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Complex orthography and advertising

Let me continue my observations on Japan’s linguistic landscape, once more considering an aspect of the complex writing system. Today I consider two texts: the cardboard covers enclosing two six-packs of happoshu.

Happoshu (発泡酒) or “sparkling alcohol” is a category of alcoholic beverage subject to lower taxes in Japan than is beer. As I understand it, the law imposing a higher tax on beer than on other alcoholic beverages includes a specific definition of beer, which includes the percentage of malted grains in the ingredients. Like beer, happoshu is made from cereal grains, water, and hops, but unlike beer various types of happoshu contain legumes or unmalted cereals in addition to malt or are blended with distilled spirits, thereby skirting the tax law.

The cardboard container in front of me is from Sapporo Mugi to Hoppu (麦とホップ “barley and hops”). On one side of the container is a white square on which is written a Japanese word using kanji and okurigana: 雪ぐ. Below the word are pictures of two people, a young woman and a middle-aged man, each holding up a card on which is written a word in katakana:すすぐ on the young woman’s card and そそぐ on the man’s. Above the image is a question: 間違えているのはどっち? ”Who is mistaken?”

Another container of Mugi to Hoppu contains a similar image of the same man and woman, with the same question appearing above them, but with different words on their cards. The kanji reads 設える and the two katakana forms are しつらえる and かまえる.

A bit of background on Japanese orthography is necessary to understand these image/texts. Japanese is written using multiple orthographies: kanji are logographs borrowed from Chinese that indicate words or morphemes; hiragana and katakana are syllabaries that indicate sounds. Since kanji indicate meanings rather than sounds, and since Japan has borrowed words from several varieties of Chinese and also adapted kanji to Japanese words, a single kanji may be pronounced several different ways. Okurigana are hiragana characters that accompany a kanji to disambiguate it from other words written with the same character and to give some indication of pronunciation. (Okurigana also indicate inflection.)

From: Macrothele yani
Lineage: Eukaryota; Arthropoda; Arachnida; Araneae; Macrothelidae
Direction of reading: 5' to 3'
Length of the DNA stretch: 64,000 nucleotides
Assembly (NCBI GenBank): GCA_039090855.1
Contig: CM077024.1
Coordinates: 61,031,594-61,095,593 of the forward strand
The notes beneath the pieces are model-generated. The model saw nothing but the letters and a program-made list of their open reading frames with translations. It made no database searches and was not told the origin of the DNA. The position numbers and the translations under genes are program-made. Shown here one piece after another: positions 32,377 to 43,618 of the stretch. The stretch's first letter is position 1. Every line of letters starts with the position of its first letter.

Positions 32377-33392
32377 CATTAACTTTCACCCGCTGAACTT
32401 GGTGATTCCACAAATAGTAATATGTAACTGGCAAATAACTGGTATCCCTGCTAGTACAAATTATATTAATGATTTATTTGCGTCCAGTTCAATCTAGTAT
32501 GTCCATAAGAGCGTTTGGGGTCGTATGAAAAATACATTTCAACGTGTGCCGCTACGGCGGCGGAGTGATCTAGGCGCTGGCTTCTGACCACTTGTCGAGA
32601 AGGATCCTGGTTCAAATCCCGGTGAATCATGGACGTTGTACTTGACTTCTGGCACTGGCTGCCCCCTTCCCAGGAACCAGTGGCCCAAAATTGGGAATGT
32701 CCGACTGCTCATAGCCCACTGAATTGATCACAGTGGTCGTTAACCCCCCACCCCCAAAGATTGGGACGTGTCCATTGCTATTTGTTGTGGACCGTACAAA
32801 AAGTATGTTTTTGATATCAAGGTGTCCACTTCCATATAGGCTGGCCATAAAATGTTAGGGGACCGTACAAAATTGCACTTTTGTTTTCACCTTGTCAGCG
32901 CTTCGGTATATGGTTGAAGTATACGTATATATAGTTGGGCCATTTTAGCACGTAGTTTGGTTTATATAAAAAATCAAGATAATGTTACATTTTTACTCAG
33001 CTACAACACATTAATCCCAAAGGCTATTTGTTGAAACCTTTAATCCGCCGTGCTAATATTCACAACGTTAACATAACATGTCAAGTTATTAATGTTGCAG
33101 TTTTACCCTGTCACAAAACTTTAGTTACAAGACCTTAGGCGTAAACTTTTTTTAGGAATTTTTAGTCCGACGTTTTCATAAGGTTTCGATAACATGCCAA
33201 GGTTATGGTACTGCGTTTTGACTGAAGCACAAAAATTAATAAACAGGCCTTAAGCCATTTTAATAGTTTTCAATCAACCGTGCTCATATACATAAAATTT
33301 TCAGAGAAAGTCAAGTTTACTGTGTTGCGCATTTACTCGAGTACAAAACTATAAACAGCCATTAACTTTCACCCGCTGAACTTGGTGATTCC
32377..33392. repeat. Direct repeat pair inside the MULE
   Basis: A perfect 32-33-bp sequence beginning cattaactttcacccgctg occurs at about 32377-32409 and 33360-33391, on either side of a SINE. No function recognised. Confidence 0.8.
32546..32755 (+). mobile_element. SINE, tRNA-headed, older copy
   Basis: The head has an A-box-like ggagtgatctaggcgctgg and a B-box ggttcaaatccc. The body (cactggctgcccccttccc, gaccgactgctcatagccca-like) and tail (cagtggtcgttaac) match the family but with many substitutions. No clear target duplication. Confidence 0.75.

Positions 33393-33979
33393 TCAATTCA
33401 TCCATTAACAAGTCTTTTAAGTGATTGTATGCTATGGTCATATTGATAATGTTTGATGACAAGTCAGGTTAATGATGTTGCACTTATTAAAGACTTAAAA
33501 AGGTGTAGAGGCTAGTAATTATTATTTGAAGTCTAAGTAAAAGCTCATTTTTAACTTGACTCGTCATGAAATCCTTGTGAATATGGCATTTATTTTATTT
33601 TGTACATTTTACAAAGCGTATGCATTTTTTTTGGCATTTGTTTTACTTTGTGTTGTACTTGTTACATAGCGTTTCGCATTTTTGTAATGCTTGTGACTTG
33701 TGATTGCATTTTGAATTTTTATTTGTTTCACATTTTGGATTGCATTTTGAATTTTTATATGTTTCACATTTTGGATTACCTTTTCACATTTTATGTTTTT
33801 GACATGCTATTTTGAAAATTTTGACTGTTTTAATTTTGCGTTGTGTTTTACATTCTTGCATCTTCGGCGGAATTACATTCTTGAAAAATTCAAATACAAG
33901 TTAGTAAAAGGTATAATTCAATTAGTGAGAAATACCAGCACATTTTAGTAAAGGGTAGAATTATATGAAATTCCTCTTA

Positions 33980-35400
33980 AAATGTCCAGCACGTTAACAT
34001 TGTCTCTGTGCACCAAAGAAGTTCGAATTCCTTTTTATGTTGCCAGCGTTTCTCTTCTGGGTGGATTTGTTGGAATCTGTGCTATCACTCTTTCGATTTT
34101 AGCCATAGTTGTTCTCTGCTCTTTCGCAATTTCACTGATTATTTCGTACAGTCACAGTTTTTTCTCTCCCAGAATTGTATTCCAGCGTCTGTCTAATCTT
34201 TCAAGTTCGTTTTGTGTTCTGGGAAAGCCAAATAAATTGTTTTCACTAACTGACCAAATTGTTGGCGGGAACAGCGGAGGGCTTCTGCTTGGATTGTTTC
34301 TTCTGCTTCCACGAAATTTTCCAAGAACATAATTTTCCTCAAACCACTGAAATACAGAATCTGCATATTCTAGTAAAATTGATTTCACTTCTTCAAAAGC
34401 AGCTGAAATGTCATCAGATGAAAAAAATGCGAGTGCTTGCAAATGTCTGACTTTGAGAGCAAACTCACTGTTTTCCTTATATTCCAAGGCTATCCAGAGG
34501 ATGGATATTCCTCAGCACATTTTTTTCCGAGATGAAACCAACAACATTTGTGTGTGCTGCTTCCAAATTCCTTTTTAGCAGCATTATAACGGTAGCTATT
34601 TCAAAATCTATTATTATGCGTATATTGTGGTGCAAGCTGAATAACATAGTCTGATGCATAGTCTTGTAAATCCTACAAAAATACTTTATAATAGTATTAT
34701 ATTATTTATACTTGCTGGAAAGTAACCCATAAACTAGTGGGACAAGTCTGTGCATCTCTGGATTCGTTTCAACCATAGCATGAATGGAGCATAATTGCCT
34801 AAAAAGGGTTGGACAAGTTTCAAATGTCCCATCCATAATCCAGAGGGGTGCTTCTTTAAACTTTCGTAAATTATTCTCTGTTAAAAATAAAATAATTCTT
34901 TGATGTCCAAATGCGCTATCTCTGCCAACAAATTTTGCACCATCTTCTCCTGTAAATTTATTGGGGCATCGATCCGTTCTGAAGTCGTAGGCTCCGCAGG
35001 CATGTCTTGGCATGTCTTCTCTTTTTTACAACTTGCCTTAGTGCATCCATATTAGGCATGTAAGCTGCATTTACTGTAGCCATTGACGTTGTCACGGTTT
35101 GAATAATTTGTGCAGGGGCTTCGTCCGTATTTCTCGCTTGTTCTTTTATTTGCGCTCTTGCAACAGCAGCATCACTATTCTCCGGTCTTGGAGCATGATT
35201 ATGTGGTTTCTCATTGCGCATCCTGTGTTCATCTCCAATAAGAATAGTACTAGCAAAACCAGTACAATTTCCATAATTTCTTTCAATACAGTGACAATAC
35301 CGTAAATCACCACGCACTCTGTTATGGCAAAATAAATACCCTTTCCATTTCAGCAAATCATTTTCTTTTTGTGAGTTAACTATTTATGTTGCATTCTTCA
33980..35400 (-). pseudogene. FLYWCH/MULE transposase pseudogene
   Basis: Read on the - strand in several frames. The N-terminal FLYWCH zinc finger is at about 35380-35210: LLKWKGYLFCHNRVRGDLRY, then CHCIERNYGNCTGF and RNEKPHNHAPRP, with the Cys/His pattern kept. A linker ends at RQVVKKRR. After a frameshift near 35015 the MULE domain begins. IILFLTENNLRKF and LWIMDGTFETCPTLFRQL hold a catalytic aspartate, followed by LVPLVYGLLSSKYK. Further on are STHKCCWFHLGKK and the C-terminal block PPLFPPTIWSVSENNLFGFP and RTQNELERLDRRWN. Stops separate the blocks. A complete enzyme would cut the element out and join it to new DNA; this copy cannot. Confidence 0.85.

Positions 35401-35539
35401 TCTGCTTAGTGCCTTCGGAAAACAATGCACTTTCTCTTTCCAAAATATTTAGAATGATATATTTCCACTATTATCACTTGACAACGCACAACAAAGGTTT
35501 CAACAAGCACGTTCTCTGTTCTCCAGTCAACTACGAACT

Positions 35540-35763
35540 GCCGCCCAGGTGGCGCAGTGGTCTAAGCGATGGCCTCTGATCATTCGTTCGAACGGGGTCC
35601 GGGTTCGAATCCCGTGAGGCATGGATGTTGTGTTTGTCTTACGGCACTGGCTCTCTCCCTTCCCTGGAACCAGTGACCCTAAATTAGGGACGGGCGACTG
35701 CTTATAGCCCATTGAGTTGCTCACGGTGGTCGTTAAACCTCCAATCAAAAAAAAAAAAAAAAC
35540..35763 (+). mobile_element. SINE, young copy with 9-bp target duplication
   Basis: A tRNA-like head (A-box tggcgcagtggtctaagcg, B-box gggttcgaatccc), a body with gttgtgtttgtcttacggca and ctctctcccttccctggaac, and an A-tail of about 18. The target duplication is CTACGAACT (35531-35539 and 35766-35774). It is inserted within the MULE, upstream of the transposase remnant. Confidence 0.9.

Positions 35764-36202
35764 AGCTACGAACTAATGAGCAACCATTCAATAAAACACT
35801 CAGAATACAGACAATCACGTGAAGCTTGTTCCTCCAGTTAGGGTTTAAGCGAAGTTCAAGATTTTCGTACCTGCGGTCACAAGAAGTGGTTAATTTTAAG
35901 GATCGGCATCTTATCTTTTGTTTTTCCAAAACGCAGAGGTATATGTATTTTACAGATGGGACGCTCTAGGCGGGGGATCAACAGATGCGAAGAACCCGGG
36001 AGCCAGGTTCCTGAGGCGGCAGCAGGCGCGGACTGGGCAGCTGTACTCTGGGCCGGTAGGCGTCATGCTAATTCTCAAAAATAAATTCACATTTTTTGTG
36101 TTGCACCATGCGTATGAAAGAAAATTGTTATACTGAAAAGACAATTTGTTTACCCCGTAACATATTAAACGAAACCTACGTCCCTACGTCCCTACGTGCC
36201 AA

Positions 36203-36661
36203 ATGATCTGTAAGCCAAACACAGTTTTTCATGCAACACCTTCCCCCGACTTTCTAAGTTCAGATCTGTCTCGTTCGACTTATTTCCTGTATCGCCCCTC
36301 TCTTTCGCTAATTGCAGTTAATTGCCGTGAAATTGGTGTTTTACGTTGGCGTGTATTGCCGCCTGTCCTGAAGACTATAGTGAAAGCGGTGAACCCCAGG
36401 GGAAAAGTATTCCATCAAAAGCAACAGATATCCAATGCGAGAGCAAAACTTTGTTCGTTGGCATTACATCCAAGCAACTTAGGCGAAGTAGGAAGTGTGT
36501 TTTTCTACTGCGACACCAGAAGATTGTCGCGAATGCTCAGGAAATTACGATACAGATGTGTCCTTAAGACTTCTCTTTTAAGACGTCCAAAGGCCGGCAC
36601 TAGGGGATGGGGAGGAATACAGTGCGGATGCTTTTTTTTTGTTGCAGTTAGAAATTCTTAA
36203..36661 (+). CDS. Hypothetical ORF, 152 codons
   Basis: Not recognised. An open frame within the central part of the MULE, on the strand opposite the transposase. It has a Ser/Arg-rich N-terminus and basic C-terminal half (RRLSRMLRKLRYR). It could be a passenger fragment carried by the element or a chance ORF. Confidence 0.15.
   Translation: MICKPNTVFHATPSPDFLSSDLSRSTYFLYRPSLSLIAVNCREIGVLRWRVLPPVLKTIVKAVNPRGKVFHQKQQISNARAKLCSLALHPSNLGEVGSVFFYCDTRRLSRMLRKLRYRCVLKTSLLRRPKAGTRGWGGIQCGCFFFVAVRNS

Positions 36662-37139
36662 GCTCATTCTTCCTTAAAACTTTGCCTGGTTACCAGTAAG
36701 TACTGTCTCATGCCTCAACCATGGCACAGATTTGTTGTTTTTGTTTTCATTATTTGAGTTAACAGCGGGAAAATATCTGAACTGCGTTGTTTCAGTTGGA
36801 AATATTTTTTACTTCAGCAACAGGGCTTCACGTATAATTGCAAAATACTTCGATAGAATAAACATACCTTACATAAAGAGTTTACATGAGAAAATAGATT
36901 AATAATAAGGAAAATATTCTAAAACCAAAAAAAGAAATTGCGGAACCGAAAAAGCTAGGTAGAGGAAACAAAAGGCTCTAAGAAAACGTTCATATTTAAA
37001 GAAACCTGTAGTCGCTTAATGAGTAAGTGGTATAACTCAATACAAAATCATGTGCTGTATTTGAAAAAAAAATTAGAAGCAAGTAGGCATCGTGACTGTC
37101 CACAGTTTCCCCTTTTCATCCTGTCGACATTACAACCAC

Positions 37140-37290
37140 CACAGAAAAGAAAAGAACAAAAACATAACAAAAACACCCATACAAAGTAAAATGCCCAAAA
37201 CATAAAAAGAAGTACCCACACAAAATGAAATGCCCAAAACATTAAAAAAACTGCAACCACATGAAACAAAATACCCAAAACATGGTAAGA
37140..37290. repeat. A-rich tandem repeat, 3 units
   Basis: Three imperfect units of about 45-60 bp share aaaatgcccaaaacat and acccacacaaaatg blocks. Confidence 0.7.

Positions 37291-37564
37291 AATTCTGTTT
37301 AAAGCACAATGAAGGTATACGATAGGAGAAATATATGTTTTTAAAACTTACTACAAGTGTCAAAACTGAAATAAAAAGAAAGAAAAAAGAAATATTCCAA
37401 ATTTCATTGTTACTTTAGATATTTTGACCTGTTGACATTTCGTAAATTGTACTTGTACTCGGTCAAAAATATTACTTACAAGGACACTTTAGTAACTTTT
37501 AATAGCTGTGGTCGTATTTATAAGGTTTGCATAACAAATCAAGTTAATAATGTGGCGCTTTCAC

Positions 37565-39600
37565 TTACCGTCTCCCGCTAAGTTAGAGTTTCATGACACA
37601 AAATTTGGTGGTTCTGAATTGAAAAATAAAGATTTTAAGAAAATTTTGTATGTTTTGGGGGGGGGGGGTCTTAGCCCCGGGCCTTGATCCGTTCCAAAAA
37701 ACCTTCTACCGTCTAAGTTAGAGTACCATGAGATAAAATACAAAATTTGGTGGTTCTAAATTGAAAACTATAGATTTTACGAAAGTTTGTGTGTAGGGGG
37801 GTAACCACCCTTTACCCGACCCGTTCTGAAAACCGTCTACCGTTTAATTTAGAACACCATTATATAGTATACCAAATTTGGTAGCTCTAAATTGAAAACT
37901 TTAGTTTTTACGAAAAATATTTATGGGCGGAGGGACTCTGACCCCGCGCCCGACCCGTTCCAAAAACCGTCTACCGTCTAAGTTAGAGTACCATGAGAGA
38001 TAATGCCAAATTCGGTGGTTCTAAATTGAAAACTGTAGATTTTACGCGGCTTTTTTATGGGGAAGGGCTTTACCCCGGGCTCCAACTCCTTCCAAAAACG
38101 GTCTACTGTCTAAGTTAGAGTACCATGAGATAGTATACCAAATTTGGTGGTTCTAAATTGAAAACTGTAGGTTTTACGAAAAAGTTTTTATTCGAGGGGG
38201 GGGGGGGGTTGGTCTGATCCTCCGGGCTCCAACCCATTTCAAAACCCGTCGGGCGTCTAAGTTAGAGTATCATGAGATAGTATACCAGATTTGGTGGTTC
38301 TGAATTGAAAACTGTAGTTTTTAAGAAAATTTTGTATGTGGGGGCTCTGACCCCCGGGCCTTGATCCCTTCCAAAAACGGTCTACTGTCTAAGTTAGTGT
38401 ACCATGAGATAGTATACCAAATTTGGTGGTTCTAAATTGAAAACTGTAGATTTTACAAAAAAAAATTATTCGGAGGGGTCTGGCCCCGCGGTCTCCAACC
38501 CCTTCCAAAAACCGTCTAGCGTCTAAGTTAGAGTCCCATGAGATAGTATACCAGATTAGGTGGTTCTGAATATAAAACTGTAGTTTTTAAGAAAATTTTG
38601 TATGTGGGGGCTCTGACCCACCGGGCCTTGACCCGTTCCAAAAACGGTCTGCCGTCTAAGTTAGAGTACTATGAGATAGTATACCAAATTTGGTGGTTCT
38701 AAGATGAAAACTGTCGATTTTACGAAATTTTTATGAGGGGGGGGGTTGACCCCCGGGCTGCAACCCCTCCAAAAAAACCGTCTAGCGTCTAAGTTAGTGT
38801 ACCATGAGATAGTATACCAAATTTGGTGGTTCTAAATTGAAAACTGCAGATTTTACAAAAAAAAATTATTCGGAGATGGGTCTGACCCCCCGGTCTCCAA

Each cardboard container has the same image on the side opposite the riddle above, a close-up of the young woman holding a can of Mugi to Hoppu in her left hand and pointing to it with her right. In large print beside her is written the answer to the riddle: そこの君! “That’s you!” In smaller print below that is the tag line, ビールと間違えるほどのうまさ。 “A taste (or quality) that can be mistaken for beer.”

In each case, the word written in kanji remains ambiguous despite the presence of okurigana. 雪ぐ can be read as either すすぐ (susugu) or そそぐ (sosogu), each meaning something like “to clear” or “to wash.” (According to the dictionary I consulted, sosogu is used metaphorically, as in “to clear one’s name,” but a Google search also finds uses of 名をすすぐ “to clear my reputation” with susugu written in hiragana.)

The word 設える is a bit obscure. My native-speaker informant suggested a reading different from the Mugi to Hoppu package, sonaeru, and the dictionary offers yet a fourth, koshiraeru. The base character means “to establish” or “to prepare.” All sources agree that しつらえる (shitsuraeru) is one of several possible readings. The word かまえる (kamaeru) also means “to establish,” though it is usually written 構える.

Thus in each case neither of the candidate pronunciations is clearly mistaken. Instead, it is the reader/drinker who is mistaken, first in understanding the question as a demand to choose one answer, and then “mistaking” the taste of the low-cost happoshu for pricier and more popular beer.

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